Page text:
Nigeria has lost out in agricultural export markets – Dr. Okonjo Iweala

Nigeria has lost out in agricultural export markets – Dr. Okonjo Iweala

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Director-General of the World Trade Organisation (WTO), Dr. Ngozi Okonjo-Iweala has stated that Nigeria has lost out in agricultural export markets and has become a net importer of food.

She stated this during the inauguration of the $1.2 million programme to improve the export standard of Nigeria’s sesame and cowpea products.

The ex-Minister of Finance stated that although Nigeria’s agriculture sector has the capacity to significantly boost export diversification and create jobs, many of these opportunities are still untapped due to existing obstacles.

  • She said, “We all know the story about Nigeria being a significant exporter of palm kernel, groundnuts, palm oil, cotton and cocoa, but the country has since become a net importer of many of these goods.”
  • “In fact, Nigeria has not only lost out in agricultural export markets, it is a net food importer spending about billions a year for goods, many of which we can also produce here.”
  • “Nigeria used to be a formidable agricultural exporter. Up to the mid-1960s, the country’s share of world agricultural exports was more than one per cent.”
  • “However, agricultural exports collapsed as the economy shifted towards petroleum exploitation, and by the mid-1980s Nigeria’s world market share for agricultural products has dwindled to less than 0.1 per cent,”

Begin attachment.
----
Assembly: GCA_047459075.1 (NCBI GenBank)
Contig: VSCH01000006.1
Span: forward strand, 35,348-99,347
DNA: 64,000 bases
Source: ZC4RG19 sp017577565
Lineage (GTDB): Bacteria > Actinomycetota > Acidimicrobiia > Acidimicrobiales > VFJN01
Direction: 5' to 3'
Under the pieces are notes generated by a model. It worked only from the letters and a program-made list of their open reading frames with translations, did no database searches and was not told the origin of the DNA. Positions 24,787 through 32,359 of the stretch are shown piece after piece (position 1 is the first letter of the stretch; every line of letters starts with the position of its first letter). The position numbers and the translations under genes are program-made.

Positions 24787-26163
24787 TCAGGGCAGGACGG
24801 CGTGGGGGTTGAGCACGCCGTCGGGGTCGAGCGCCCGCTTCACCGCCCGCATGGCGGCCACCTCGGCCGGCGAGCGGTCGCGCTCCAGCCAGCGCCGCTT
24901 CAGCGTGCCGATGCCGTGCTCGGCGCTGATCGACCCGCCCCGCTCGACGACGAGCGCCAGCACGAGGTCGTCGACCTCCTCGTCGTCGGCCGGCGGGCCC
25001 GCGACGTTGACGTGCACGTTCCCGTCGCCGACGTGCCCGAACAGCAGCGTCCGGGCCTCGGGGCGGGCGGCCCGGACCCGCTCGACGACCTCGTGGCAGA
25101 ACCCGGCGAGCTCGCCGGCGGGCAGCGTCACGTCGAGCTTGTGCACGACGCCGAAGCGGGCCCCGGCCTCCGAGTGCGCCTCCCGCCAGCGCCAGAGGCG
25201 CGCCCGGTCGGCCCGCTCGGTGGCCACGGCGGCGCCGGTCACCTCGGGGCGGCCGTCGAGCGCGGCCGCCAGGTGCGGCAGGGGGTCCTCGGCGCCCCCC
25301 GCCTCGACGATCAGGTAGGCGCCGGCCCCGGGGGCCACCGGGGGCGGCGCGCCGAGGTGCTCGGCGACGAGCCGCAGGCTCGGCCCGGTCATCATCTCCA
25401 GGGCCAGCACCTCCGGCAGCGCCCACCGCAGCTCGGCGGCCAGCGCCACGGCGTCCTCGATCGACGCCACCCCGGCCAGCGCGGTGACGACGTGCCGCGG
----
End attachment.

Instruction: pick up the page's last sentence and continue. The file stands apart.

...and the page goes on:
Challenges of Nigeria’s agricultural exports

The director-general highlighted that trade-related issues on the supply side are part of the reason for Nigeria’s untapped potential, which the project intends to address.

She noted that Nigeria is the leading producer and consumer of cowpeas globally and a major producer of sesame, exporting to the EU, Türkiye, Japan, South Korea, and other Asian countries.

However, Nigerian exports of cowpeas and sesame have faced increasing rejections in various international markets due to failure to meet the Standard Phytosanitary Measures (SPS) requirements.

Okonjo-Iweala explained that the project’s goal is to enhance the understanding of market access requirements among stakeholders in the sesame and cowpea value chains.

She added that the initiative would focus on improving agricultural practices, including pesticide use, hygiene, harvest and post-harvest processes, and food safety.

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